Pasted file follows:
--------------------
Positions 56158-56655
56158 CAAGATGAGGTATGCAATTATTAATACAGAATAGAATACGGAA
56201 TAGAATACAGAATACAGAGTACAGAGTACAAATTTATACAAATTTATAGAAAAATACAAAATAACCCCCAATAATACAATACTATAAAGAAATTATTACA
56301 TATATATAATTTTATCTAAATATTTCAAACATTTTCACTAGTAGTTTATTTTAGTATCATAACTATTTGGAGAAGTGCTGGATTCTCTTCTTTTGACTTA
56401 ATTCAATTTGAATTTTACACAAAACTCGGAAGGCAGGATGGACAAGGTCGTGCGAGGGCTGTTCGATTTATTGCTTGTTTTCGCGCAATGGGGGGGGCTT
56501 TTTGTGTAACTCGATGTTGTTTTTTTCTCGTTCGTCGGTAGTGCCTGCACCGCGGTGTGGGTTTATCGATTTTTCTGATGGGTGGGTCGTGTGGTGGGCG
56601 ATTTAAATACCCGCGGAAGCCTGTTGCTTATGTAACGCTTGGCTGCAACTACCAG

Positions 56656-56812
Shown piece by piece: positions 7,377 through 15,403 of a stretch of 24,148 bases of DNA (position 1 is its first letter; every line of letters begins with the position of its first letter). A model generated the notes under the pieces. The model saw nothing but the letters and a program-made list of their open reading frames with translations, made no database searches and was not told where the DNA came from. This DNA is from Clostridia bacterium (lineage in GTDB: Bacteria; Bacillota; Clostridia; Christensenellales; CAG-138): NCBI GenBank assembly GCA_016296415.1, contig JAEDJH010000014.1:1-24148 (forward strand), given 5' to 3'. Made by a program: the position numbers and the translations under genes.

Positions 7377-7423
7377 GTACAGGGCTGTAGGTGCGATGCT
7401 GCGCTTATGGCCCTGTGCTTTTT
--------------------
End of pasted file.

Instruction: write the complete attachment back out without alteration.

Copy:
Positions 56158-56655
56158 CAAGATGAGGTATGCAATTATTAATACAGAATAGAATACGGAA
56201 TAGAATACAGAATACAGAGTACAGAGTACAAATTTATACAAATTTATAGAAAAATACAAAATAACCCCCAATAATACAATACTATAAAGAAATTATTACA
56301 TATATATAATTTTATCTAAATATTTCAAACATTTTCACTAGTAGTTTATTTTAGTATCATAACTATTTGGAGAAGTGCTGGATTCTCTTCTTTTGACTTA
56401 ATTCAATTTGAATTTTACACAAAACTCGGAAGGCAGGATGGACAAGGTCGTGCGAGGGCTGTTCGATTTATTGCTTGTTTTCGCGCAATGGGGGGGGCTT
56501 TTTGTGTAACTCGATGTTGTTTTTTTCTCGTTCGTCGGTAGTGCCTGCACCGCGGTGTGGGTTTATCGATTTTTCTGATGGGTGGGTCGTGTGGTGGGCG
56601 ATTTAAATACCCGCGGAAGCCTGTTGCTTATGTAACGCTTGGCTGCAACTACCAG

Positions 56656-56812
Shown piece by piece: positions 7,377 through 15,403 of a stretch of 24,148 bases of DNA (position 1 is its first letter; every line of letters begins with the position of its first letter). A model generated the notes under the pieces. The model saw nothing but the letters and a program-made list of their open reading frames with translations, made no database searches and was not told where the DNA came from. This DNA is from Clostridia bacterium (lineage in GTDB: Bacteria; Bacillota; Clostridia; Christensenellales; CAG-138): NCBI GenBank assembly GCA_016296415.1, contig JAEDJH010000014.1:1-24148 (forward strand), given 5' to 3'. Made by a program: the position numbers and the translations under genes.

Positions 7377-7423
7377 GTACAGGGCTGTAGGTGCGATGCT
7401 GCGCTTATGGCCCTGTGCTTTTT